I have no trouble with the faitheists kissing theist ass. If that’s what makes them feel good then I couldn’t care less. I do object to faitheists telling me to shut up because it would make them feel much better. I particularly object to faitheists telling me to shut up about the prejudice, abuse and cruelty I’ve received from theists, given in “God’s name”.

  20. Brony says

    @ John Horstman

    And also especially when people tend to internalize communities or hobbies or behaviors etc. as parts of “identity”? In those cases, criticism of the community or behavior or what-have-you really is criticism of the person as a person, because the person’s self-concept is built on a problematic foundation.

    Yes. It’s a universal issue with components particular to our community. People are variable in how they take not just criticism, but contrast with other people. Sometime a person just being different on an issue is enough. For some attempts at persuasion and the gentlest criticism are always a negative and they immediately go down a negative, defensive, and/or aggressive motivated reasoning path in a sociopolitical challenge or contrast with others. Of course this is an end of a collection of spectrums of behavior.

    I had a number of discussions/debates with Ian over at Crommunist when it was still active over language use like “a racist” or “a sexist”, and this issues came up frequently. We never arrived at agreement about any sort of universal guideline(s) on what is more-right/less-wrong in these sorts of situations. (I did and continue to think, for example, that calling someone “a sexist” makes as much sense as calling someone “a capitalist” – the first advocates or practices sexism, the second advocates or practices capitalism, and both are probably internalized as part of that person’s identity, unless that person is also the sort of postmodernist who has been actively deconstructing zir sense of identity for a while. He dislikes those constructions for reasons similar to those Jason lays out here. I don’t think either possibility is perfect, mostly because people’s ideas about how identity and social systems function independently and interact and mutually construct each other are largely pretty bad. The context problematizes ANY approach, becasue it’s ultimately the context that is the problem.)

    I agree and disagree. It does make sense to be able to describe behaviors as sexist or capitalist. If a behavior and its effects are consistent with a description regardless of intent, it’s the difference between someone being insulted and finding a statement insulting. I often see plenty of people acting in a racist manner (including my own family!) who shut down when you try to show them the effects of decisions and behavior with a useful definition. They seize on the word and that social implications instead of actually participating in what you are trying to talk about even while you participate in their end of the discussion as a fair trade. We have to be able to deal with people like this who only manipulate the world through social connections and tend to shut down because they literally don’t have the tools to do sociopolitical disagreement outside of it. When I have the emotional room I try as much as I can but sometimes and with some posters I just need to swing a club around and turn up the distain, bafflement, sarcasm or anything else that might be effective in a short term sense for that battle in that comment section. I try not to do any of it unthinkingly though.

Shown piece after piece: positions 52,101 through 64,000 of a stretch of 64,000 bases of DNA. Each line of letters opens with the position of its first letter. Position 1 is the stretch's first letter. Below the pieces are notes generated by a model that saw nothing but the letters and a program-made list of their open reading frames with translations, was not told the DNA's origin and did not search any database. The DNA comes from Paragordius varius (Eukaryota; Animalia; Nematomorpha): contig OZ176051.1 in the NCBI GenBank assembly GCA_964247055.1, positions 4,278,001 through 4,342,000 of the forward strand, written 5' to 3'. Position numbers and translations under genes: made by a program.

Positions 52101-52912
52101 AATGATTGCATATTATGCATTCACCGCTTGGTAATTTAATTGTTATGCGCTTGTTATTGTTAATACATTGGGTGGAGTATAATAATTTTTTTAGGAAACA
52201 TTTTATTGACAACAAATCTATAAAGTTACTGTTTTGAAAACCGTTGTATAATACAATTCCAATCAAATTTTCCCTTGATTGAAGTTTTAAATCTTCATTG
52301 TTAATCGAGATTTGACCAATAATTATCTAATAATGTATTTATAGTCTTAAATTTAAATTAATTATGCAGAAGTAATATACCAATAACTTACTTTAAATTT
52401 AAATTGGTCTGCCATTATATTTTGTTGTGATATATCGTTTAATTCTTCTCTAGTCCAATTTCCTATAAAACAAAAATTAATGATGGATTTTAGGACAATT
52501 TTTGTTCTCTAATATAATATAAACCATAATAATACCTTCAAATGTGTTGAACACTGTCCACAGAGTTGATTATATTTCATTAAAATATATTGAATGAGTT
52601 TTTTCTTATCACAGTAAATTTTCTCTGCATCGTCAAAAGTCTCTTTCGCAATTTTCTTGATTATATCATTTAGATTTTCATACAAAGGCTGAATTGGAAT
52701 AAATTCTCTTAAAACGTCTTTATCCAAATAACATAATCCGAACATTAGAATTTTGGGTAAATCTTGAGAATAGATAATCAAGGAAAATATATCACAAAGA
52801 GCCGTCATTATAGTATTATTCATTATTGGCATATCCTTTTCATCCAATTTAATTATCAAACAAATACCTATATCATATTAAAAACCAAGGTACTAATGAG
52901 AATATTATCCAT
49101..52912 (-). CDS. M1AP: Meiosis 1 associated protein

Where I agree is with the fact that the individual context or arena of conflict matters. We don’t have a good idea about the sorts of ways that people sort into personality types that display defined ways of “best methods” when it comes to persuasion and exchanging ideas or criticism well. I can have a vicious fight with words with someone and later be friendly with them but many will also take that experience and become triggered with respect to past trauma, or treat them as a permanent enemy and anyone they associate with. I have had the opportunity to literally dissect myself psychologically as my type of human has many thousands of papers with loads of attached information but that is a thing few get to do.

  21. mithrandir says

    I’m one of those comparatively privileged atheists – I did suffer somewhat from an irrational fear of hell that took a while to get over, but that really was the worst of it, and my parents, while being religious themselves, taught and supported me in freedom of thought.

    So in light of that, I think you hit on the thing that has tempted me the most toward faitheism, and has been the most off-putting about antitheism: punching down. It’s specifically those attacks on the religious that demean them for just being religious that have bothered me the most, and the concept of “punching down” crystallized just what it was that bothered me.

    And on the other hand, this post gave me a clearer understanding of the role antitheism must play in the larger atheist narrative: the religious must be expected to confront the uglier things done in the name of their God. And while they may protest Not All Christians or Not All Muslims, they still must take responsibility for building a society that condemns those abuses, even if they themselves are not ready to abandon their faith.

  22. P Bamma says